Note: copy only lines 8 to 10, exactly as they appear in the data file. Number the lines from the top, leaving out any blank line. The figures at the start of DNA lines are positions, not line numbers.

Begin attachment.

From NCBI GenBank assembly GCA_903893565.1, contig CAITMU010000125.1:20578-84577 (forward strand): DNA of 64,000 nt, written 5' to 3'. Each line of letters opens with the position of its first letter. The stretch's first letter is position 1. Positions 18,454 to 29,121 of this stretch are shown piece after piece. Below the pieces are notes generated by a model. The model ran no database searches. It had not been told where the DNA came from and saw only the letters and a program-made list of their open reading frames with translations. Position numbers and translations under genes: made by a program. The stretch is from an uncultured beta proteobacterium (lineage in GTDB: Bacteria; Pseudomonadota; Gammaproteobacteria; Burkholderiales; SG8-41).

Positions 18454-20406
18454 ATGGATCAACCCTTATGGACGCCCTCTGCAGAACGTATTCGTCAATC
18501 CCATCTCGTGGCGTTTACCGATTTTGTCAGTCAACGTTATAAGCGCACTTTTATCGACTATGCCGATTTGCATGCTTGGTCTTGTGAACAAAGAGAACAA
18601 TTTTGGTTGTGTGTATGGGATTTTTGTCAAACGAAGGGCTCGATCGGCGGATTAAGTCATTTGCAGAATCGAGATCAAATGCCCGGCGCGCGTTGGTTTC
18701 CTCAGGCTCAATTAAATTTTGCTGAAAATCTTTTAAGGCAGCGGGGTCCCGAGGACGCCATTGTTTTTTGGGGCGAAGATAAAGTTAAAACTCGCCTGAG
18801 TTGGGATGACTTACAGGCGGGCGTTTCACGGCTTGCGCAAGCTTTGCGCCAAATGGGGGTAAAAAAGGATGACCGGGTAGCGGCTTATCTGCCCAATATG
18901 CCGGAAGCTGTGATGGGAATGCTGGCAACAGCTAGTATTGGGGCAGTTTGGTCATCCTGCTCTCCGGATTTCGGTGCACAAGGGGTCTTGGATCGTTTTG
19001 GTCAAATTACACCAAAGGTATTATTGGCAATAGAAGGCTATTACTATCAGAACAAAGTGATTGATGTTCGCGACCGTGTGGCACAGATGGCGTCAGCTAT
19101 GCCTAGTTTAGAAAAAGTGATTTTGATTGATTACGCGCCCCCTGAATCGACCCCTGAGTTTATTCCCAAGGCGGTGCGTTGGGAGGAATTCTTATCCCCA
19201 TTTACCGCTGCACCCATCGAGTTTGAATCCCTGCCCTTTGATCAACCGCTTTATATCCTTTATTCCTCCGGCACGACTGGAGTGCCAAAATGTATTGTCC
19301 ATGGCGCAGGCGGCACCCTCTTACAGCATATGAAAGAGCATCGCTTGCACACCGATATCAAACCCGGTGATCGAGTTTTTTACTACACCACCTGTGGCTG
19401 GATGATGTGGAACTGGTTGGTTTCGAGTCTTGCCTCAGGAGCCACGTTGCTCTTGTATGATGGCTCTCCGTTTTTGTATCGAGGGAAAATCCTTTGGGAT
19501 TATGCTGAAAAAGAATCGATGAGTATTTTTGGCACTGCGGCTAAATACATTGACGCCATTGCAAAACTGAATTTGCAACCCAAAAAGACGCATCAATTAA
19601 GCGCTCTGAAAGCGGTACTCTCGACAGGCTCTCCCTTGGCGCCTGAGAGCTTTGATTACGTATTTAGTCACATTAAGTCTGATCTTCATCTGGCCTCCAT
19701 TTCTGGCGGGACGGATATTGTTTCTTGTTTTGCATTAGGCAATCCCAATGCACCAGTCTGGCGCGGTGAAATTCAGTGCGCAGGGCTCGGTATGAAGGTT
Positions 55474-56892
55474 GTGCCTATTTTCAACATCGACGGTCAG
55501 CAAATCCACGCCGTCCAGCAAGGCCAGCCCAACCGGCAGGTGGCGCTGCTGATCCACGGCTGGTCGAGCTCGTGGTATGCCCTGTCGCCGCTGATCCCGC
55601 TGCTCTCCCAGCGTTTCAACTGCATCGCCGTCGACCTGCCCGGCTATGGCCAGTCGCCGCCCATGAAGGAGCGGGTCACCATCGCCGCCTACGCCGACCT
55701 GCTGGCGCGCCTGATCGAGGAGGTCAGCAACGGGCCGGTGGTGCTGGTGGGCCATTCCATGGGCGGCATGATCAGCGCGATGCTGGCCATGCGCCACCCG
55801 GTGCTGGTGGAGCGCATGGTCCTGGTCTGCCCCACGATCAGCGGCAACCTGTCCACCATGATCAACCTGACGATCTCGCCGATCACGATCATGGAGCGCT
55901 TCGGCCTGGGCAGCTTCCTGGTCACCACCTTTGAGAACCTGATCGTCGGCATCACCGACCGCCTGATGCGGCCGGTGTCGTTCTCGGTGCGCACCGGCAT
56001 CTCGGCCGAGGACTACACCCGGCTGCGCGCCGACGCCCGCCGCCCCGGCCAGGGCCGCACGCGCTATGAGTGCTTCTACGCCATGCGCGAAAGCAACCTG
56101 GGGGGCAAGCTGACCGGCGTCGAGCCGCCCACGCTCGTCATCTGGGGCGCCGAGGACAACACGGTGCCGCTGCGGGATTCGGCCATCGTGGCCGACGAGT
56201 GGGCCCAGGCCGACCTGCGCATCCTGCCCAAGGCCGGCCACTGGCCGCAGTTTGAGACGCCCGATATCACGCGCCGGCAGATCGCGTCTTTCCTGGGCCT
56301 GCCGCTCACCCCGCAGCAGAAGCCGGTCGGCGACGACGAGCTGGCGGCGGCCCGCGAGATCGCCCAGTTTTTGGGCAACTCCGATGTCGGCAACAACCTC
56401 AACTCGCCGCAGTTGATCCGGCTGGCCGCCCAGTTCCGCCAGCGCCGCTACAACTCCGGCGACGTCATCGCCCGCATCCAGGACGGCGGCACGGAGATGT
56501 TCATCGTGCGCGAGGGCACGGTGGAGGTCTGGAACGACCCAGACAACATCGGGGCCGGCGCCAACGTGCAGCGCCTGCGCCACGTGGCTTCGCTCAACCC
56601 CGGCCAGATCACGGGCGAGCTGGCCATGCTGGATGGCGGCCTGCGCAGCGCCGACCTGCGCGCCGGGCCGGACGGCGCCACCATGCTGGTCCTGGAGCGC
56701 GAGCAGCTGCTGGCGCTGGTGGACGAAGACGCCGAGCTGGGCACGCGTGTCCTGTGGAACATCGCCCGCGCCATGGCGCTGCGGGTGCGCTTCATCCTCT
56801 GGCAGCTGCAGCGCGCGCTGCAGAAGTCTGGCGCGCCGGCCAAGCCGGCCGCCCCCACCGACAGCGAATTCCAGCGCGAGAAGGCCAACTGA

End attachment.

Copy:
18901 CCGGAAGCTGTGATGGGAATGCTGGCAACAGCTAGTATTGGGGCAGTTTGGTCATCCTGCTCTCCGGATTTCGGTGCACAAGGGGTCTTGGATCGTTTTG
19001 GTCAAATTACACCAAAGGTATTATTGGCAATAGAAGGCTATTACTATCAGAACAAAGTGATTGATGTTCGCGACCGTGTGGCACAGATGGCGTCAGCTAT
19101 GCCTAGTTTAGAAAAAGTGATTTTGATTGATTACGCGCCCCCTGAATCGACCCCTGAGTTTATTCCCAAGGCGGTGCGTTGGGAGGAATTCTTATCCCCA